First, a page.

Black Currant and Borage Oil - Medicinal Uses, Interactions, Side Effects, Dosage


Author: Steve Mathew

Black Currant and Borage Oil
Several parts of the black currant (Ribes nigrum) and borage (Baraga officinalis) plants are used medicinally. Black currant berries are also called quinsy berries, and borage seed oil is also called startlower oil. The plant oils are derived from the berries or seeds.

Uses and Benefits:

Historically, the leaves of black currant and borage plants have been used for various rheumatic and inflammatory conditions, and as herbal diuretics. Black currant has also been used for diarrhea, while borage has also been used as an antipyretic, expectorant, and general tonic. Currently, both plant oils are employed as rich sources of gamma-linolenic acid (GLA). Along with evening primrose oil, these GLA-containing oils are used for chronic inflammatory and other conditions such as eczema, rheumatic disorders, mastalgia, premenstrual syndrome, and diabetic neuropathy.1-4 Patients with these disorders are thought to be unable to sufficiently convert their dietary essential fatty acids to GLA, a precursor of anti-inflammatory eicosanoids 5 ; thus, supplementation with GLA-rich plant oils is considered beneficial.


The richest plant source of GLA is borage seed oil (about 23%), followed by black currant oil (15-20%) and evening primrose oil (7-10%).15 The borage plant also contains small amounts of pyrrolizidine alkaloids (highest in the leaves and stems), mucilages, saponins, and tannins. Black currant contains flavonoids, proanthocyanidins, and tannins, and the oil is also rich in alpha-linoleic acid; this can be converted in the body to eicosapentanoic acid, which is also found in fish oils.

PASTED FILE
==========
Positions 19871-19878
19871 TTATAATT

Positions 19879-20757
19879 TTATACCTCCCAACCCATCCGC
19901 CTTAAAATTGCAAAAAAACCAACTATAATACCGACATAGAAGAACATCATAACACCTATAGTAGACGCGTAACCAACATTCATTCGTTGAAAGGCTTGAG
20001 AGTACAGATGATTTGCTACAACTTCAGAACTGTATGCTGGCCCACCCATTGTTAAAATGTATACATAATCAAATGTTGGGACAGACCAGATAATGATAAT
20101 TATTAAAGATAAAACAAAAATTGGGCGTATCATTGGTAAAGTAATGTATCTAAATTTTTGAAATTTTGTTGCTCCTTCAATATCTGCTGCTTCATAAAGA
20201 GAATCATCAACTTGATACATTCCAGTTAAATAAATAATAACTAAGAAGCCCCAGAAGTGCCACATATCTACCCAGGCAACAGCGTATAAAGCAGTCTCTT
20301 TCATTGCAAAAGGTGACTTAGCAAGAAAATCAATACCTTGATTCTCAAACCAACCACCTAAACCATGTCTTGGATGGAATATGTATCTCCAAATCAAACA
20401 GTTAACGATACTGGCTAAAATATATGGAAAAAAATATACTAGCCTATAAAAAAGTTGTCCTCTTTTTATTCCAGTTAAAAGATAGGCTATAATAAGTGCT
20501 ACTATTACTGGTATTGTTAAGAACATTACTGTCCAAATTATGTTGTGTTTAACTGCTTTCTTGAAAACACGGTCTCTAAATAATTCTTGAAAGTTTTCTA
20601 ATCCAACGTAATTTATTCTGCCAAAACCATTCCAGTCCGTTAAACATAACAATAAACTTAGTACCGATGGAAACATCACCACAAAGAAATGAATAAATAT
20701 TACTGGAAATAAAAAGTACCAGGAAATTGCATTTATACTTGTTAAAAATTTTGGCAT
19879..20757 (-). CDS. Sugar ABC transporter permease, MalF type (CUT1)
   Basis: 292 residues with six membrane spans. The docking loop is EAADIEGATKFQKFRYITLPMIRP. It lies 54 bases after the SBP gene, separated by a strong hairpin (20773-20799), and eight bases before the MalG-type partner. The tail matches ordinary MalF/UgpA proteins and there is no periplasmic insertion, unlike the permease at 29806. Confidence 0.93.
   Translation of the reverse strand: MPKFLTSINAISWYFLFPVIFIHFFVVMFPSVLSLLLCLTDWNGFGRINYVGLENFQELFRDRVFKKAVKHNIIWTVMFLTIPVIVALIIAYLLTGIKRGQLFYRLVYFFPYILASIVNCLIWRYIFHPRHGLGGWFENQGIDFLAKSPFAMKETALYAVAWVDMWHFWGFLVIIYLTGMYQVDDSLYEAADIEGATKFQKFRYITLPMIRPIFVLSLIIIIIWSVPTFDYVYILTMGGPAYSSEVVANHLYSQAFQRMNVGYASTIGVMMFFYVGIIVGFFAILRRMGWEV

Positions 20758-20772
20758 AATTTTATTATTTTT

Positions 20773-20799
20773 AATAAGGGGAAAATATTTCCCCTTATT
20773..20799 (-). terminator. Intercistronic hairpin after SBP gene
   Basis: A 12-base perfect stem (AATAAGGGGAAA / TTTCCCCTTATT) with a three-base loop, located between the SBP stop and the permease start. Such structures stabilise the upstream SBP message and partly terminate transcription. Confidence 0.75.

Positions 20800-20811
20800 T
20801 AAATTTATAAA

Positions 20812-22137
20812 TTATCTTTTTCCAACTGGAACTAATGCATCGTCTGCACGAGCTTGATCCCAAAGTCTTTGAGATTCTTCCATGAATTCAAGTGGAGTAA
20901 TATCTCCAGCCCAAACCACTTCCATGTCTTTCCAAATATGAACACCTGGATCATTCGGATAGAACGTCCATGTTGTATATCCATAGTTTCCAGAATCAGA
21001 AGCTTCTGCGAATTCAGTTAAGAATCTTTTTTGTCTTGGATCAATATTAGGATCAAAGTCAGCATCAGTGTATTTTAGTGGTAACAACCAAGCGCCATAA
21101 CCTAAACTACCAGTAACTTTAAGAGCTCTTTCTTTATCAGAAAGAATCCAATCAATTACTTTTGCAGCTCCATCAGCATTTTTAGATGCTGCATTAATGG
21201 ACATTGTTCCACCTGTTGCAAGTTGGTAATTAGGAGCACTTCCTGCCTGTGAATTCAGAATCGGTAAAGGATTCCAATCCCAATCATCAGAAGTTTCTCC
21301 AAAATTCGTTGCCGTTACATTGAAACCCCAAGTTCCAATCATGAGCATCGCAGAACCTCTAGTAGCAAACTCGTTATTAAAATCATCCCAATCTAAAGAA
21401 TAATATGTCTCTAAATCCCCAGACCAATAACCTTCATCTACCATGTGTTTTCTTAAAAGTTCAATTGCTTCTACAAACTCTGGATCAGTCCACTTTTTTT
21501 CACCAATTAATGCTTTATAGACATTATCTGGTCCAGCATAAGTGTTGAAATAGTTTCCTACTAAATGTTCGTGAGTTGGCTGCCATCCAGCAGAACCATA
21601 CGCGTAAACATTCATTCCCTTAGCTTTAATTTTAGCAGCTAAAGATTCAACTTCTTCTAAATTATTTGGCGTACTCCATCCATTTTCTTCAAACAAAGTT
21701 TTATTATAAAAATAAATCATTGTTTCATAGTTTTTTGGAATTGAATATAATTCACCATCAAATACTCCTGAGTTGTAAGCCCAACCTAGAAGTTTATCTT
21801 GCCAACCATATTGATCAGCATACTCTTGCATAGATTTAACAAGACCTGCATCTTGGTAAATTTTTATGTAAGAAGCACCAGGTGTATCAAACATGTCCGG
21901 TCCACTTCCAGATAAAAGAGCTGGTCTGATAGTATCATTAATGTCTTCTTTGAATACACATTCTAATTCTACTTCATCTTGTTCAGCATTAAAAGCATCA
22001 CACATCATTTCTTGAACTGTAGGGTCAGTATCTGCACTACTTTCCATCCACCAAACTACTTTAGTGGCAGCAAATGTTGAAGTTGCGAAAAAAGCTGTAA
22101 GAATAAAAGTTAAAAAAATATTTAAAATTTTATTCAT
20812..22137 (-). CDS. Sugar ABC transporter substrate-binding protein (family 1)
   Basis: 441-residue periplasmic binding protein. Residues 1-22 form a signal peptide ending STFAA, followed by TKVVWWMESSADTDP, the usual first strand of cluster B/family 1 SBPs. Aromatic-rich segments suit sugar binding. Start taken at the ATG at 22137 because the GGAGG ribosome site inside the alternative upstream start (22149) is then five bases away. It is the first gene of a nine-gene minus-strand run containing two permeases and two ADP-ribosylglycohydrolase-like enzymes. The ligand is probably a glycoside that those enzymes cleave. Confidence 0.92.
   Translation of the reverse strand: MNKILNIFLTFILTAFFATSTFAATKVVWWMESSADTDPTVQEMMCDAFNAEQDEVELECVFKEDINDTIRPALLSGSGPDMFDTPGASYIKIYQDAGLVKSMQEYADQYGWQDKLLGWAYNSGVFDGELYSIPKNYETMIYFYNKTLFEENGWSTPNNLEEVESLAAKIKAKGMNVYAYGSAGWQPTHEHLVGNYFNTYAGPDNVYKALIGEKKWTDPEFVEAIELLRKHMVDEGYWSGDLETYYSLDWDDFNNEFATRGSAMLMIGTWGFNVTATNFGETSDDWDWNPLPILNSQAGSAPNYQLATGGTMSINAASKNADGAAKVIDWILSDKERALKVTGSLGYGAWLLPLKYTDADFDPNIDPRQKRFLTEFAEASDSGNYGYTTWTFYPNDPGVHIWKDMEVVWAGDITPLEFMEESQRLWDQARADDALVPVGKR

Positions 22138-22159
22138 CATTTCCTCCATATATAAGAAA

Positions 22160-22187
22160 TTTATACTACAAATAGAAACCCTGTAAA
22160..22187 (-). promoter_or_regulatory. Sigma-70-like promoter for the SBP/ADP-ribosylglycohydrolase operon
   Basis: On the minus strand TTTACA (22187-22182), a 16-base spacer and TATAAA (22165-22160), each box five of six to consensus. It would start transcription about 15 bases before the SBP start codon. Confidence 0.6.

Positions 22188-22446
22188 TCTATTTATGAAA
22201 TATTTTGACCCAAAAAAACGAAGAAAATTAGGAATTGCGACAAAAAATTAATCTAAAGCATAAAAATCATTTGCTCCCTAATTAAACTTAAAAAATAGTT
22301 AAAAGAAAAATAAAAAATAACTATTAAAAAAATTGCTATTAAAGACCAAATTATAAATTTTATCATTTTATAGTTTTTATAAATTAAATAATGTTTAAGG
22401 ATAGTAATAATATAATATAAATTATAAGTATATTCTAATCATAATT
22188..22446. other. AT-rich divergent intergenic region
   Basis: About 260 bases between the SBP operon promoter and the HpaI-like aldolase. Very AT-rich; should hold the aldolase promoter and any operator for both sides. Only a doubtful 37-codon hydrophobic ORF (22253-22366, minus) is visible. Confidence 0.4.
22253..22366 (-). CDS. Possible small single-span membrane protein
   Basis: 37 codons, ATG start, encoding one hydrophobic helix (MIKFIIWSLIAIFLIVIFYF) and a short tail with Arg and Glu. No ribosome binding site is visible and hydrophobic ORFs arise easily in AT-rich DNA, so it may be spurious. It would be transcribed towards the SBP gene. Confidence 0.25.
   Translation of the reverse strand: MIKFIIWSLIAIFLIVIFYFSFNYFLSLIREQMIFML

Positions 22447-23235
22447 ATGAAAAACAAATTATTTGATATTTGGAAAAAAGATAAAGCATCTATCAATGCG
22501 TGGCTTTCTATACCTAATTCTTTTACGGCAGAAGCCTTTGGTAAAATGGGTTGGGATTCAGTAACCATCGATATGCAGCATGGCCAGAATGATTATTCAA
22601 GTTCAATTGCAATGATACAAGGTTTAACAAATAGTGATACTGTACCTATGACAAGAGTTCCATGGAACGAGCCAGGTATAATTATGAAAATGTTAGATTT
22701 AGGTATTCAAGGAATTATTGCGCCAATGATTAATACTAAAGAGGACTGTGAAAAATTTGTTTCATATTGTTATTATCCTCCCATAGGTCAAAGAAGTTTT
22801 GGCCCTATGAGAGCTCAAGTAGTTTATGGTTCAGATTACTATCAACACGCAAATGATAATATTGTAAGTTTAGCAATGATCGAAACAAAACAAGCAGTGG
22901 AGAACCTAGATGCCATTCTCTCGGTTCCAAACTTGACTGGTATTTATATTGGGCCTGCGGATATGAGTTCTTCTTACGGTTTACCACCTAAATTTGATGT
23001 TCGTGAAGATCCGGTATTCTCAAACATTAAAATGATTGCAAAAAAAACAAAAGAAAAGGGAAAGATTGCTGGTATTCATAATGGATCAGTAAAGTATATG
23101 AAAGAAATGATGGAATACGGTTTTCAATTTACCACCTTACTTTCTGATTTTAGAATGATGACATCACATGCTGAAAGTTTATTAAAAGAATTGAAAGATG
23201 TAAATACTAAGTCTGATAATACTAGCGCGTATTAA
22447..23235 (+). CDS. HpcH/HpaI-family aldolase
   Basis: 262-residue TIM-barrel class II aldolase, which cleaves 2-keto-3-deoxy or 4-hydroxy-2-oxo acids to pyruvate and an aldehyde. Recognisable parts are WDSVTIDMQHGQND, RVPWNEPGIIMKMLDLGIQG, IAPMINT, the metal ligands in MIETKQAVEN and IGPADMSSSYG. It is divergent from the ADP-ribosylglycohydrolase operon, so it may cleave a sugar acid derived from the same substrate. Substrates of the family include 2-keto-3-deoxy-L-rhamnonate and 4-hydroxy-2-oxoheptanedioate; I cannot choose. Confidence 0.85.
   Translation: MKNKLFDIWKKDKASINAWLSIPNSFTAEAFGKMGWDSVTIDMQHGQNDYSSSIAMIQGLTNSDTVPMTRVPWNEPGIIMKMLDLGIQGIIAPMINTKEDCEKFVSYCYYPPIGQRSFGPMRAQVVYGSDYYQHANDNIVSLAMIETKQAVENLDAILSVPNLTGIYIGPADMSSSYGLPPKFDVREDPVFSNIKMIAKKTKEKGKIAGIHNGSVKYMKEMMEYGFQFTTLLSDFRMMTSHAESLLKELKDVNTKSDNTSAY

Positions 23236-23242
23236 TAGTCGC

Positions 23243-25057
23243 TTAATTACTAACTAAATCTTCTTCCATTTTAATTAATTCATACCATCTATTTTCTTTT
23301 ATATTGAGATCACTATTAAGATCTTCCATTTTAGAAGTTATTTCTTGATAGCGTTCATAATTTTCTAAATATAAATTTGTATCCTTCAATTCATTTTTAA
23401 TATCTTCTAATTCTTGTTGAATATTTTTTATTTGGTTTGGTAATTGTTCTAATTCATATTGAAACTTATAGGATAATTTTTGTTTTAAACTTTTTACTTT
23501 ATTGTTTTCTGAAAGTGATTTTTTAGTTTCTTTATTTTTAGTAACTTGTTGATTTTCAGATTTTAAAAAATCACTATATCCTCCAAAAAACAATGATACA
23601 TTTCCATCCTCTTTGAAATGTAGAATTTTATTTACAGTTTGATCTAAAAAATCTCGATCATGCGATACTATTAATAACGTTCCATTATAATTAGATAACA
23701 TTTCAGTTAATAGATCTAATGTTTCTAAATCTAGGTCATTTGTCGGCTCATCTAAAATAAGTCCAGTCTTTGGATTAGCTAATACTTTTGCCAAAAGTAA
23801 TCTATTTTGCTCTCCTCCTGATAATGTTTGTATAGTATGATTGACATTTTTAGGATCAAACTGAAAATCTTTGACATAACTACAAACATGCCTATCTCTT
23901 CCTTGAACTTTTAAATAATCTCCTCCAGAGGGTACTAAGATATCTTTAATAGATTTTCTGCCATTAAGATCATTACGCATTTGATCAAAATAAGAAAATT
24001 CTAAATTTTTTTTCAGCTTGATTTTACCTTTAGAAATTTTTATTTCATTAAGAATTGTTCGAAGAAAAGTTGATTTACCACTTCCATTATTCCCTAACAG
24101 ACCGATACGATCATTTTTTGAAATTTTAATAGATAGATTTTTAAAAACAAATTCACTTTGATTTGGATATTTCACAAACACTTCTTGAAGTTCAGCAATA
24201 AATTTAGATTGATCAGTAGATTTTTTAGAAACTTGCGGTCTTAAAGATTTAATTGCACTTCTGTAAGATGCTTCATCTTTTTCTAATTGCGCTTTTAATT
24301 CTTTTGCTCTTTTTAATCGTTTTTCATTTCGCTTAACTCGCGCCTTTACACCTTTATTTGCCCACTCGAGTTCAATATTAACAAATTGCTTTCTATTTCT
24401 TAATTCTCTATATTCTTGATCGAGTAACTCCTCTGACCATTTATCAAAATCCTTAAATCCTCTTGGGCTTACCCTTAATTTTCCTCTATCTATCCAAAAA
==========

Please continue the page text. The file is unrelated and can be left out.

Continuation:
The metabolic pathway of GLA has been well established in humans and other animals. Dietary linoleic acid (LA), an essential fatty acid, is converted to GLA by a rate-limiting enzymatic step.GLA is then rapidly converted to dihomo-gammalinolenic acid (GLA), which is further metabolized to 1-series prostaglandins (PGs, such as PGE 1 ) and 3-series leukotrienes (LTs), which have mti-nflammatory properties, and to arachidonic acid (AA) in limited amounts. AA is converted by cyclo-oxygenases and lipoxyge to pro-inflammatory mediators such as the 2-series prostaglandins
GLA supplementation has been shown to attenuate the in vitro inflammatory response by enriching cells with DGLA.

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About the Author:

Steve Mathew is a writer, who writes many great articles on herbal medicines and ayurvedic medicines for common ailments and diseases. Visit us for more information on herbal remediesand ayurvedic medicines.